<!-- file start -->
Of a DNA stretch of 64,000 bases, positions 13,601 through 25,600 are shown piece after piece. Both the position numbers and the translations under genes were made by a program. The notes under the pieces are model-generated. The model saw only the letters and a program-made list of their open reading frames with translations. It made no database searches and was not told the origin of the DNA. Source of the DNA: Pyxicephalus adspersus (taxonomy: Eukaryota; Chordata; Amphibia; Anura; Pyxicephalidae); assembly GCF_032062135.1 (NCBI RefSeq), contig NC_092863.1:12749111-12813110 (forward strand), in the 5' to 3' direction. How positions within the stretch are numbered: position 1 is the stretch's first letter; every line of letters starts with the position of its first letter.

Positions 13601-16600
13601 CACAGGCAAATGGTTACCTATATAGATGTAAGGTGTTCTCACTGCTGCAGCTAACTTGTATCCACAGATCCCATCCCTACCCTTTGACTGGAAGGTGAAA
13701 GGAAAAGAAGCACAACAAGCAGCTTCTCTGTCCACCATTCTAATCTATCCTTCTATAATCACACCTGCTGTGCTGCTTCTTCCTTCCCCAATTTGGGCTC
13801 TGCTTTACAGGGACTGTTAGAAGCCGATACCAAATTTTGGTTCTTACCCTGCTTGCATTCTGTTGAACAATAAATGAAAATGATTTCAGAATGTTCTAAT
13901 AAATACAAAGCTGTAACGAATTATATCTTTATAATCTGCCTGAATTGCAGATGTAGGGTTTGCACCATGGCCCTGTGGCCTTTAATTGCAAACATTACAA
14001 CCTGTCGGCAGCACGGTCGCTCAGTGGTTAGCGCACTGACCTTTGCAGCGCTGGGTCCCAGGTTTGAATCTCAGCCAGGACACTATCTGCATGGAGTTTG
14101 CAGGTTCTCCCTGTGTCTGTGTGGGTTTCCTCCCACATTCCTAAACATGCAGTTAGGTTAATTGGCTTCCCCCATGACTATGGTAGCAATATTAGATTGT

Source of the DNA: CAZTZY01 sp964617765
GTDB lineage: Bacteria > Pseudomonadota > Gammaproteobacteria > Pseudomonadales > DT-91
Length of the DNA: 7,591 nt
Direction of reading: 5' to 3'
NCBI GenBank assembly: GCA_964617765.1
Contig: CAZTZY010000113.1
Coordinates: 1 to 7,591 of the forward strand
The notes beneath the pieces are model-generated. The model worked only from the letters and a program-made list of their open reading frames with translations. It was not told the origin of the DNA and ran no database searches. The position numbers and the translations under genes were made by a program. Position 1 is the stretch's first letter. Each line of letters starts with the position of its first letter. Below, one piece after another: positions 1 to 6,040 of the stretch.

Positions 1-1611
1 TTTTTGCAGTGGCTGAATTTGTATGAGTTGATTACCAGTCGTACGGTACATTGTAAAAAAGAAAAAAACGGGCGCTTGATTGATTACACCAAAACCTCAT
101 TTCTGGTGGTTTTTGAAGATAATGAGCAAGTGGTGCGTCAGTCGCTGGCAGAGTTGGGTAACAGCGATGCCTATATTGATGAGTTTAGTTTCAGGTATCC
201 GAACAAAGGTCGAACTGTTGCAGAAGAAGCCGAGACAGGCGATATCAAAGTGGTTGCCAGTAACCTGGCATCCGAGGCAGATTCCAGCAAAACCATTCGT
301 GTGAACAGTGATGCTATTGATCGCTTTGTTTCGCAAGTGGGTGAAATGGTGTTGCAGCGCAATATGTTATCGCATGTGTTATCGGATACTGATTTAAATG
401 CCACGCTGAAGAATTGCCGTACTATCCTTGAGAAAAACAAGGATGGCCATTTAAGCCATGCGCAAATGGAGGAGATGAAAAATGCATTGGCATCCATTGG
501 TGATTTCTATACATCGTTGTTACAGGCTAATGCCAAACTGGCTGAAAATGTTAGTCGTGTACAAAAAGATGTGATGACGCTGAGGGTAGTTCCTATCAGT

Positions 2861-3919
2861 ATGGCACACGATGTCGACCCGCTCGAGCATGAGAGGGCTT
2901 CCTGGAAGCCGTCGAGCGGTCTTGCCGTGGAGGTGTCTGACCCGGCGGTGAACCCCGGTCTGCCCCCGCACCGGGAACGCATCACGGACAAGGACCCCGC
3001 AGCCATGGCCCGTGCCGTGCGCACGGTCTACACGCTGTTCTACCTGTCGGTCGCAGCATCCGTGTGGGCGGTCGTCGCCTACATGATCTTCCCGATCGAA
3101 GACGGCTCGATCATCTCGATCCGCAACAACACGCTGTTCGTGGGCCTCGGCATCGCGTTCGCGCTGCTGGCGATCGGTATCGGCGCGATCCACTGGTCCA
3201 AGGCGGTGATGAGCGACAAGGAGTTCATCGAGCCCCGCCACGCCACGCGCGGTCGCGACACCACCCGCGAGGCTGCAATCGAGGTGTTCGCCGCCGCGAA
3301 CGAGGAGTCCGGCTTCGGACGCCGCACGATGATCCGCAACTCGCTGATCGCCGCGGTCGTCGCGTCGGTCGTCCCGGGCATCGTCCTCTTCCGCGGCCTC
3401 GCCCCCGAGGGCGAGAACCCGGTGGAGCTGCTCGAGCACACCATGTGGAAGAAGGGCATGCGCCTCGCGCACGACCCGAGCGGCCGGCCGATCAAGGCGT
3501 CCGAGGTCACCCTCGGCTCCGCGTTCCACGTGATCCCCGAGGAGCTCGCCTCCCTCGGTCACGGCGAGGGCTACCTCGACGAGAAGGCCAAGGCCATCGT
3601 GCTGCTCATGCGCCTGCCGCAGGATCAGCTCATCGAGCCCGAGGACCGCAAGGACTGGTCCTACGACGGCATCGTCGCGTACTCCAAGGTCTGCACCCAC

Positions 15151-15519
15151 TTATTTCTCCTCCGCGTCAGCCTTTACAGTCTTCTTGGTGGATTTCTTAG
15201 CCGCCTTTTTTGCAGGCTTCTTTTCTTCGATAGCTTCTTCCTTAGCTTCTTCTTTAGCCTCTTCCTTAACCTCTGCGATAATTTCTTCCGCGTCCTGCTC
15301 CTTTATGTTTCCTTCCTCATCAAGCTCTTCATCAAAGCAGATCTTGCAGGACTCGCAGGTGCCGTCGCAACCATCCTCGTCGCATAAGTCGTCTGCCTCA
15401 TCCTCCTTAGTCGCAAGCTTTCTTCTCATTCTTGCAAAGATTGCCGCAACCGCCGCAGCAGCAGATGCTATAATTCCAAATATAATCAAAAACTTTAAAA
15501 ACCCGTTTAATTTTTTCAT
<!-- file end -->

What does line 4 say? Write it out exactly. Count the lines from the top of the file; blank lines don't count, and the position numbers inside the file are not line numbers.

13701 GGAAAAGAAGCACAACAAGCAGCTTCTCTGTCCACCATTCTAATCTATCCTTCTATAATCACACCTGCTGTGCTGCTTCTTCCTTCCCCAATTTGGGCTC